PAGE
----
I was in first grade when I learned that there wasn’t really a Santa Claus. Seven is an awfully young age to have all of the excitement of Santa let out of your life like a balloon whirly gigging around the sky until it’s empty, lying spent on the ground.
At first I was horrified. What do you MEAN there is no Santa Claus?? “It’s true,” my best, very sage and only child, friend assured me.
I didn’t believe her. Not at all. I mean, every Christmas for as long as I could remember, we had written letters to Santa and then put them in the lit fireplace so they could wend their way to the North Pole for Santa to see. We left cookies and milk out before we went to sleep on Christmas eve and there were crumbs on the plate and a film of milk left on the glass when we got up. But the cookies and milk were gone. EVIDENCE: there IS a Santa Claus. Also, we also usually got the toys that we had asked Santa for. More evidence.
Pondering all of this, I thought I would catch her up and expose her lies. “Okay, well if there is no Santa, where do all of those toys come from?,” I asked her. “Your parents buy them for you,” she said. Now I knew she was just pulling my leg because I knew there was no way that my parents would EVER buy all of those toys for us.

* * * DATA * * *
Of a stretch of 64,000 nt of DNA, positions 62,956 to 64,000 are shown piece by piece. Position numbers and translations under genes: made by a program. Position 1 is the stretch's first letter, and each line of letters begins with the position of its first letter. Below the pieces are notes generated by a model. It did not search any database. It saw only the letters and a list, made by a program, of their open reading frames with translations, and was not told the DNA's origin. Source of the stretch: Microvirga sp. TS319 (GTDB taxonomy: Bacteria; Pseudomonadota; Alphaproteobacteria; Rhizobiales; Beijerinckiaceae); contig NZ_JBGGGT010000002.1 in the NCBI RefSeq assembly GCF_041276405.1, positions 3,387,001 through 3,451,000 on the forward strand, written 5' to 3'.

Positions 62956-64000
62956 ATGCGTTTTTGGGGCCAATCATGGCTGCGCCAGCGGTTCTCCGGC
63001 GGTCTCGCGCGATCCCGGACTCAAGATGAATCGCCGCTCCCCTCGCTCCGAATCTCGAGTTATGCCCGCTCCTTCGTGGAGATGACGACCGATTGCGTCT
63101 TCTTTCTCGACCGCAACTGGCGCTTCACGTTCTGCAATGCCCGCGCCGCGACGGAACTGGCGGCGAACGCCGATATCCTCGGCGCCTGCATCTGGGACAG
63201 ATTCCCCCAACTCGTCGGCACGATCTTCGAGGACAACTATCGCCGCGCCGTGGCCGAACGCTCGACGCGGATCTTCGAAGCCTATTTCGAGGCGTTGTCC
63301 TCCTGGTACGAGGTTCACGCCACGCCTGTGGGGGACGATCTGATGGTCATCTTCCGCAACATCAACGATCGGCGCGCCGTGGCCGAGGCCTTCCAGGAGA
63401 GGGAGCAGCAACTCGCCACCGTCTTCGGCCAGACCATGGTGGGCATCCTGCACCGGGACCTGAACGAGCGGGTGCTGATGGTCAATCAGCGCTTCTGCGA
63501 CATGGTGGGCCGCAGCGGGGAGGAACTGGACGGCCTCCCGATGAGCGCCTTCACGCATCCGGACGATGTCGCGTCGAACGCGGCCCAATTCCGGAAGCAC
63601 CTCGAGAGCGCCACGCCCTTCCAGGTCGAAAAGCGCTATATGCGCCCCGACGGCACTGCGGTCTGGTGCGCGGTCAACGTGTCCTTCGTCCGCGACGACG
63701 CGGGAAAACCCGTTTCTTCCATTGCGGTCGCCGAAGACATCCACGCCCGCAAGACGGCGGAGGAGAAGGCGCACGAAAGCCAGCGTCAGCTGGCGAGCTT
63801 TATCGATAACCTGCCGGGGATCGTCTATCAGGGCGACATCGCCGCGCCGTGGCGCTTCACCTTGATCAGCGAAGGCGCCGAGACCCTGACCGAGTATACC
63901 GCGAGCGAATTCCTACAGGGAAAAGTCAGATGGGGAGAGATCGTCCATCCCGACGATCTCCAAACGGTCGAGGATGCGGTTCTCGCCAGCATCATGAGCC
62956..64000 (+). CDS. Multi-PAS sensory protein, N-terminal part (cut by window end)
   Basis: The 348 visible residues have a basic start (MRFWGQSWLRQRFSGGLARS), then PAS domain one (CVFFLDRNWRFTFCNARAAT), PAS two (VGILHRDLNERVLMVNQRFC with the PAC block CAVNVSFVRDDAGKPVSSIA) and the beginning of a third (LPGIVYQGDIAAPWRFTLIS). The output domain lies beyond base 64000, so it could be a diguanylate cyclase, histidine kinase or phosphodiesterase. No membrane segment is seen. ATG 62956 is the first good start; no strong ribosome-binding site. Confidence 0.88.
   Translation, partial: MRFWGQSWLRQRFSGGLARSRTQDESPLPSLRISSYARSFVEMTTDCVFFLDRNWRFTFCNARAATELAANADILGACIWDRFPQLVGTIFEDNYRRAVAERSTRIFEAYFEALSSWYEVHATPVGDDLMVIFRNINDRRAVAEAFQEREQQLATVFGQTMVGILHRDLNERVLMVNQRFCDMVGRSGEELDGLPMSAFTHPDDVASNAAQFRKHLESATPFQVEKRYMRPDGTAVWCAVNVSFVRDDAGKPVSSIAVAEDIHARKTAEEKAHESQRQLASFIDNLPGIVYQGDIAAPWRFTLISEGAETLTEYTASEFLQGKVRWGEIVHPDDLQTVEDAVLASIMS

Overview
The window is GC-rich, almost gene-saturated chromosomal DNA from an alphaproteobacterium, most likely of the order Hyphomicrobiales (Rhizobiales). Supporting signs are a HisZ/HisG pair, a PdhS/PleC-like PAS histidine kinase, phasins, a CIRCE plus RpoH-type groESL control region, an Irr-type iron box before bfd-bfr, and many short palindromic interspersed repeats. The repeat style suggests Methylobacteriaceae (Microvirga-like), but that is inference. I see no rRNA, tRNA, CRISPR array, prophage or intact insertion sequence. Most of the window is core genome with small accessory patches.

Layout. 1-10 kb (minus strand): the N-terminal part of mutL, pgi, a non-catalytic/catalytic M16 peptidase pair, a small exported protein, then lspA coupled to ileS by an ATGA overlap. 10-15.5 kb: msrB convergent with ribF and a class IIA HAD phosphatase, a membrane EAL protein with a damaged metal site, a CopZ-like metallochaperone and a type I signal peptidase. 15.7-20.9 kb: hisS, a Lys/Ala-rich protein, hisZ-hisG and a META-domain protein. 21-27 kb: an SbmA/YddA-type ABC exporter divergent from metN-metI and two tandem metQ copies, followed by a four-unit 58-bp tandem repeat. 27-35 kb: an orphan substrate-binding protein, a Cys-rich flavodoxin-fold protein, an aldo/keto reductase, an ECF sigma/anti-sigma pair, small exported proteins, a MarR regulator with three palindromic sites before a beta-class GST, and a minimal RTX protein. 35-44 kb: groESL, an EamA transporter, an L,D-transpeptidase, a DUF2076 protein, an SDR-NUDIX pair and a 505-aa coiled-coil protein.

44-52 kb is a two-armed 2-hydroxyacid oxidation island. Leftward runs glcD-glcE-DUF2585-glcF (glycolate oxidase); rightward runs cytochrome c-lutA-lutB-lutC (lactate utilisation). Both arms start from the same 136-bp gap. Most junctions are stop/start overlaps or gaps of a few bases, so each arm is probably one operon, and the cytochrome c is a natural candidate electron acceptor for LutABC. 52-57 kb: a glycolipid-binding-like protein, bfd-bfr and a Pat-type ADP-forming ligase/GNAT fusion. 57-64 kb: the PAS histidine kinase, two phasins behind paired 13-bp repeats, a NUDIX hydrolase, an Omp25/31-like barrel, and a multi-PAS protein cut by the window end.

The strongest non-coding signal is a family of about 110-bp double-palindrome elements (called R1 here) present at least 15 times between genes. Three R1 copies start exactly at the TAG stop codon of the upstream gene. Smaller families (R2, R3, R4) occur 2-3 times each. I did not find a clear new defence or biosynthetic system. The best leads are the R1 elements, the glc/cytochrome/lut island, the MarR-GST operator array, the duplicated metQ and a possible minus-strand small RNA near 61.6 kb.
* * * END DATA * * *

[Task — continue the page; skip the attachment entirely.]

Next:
The remembering and retelling of this story is funny so I was chuckling again this a.m. when I read the article about how the Obamas leave the gift giving to Santa at Christmastime.
“Malia says, ‘I know there is a Santa because there’s no way you’d buy me all that stuff.’ ”
Could that have been any closer to what I said 40+ years ago to my friend, Lisa and then my parents?
Santa is magic. Our boys believed in Santa a little bit longer than I was allowed to believe and it was not only magical for them but also for us to witness their excitement during the days leading up to and the exciting morning of Christmas.
And so, I am eagerly looking forward to our future grandchildren so we can perpetuate the magic that is Santa Claus.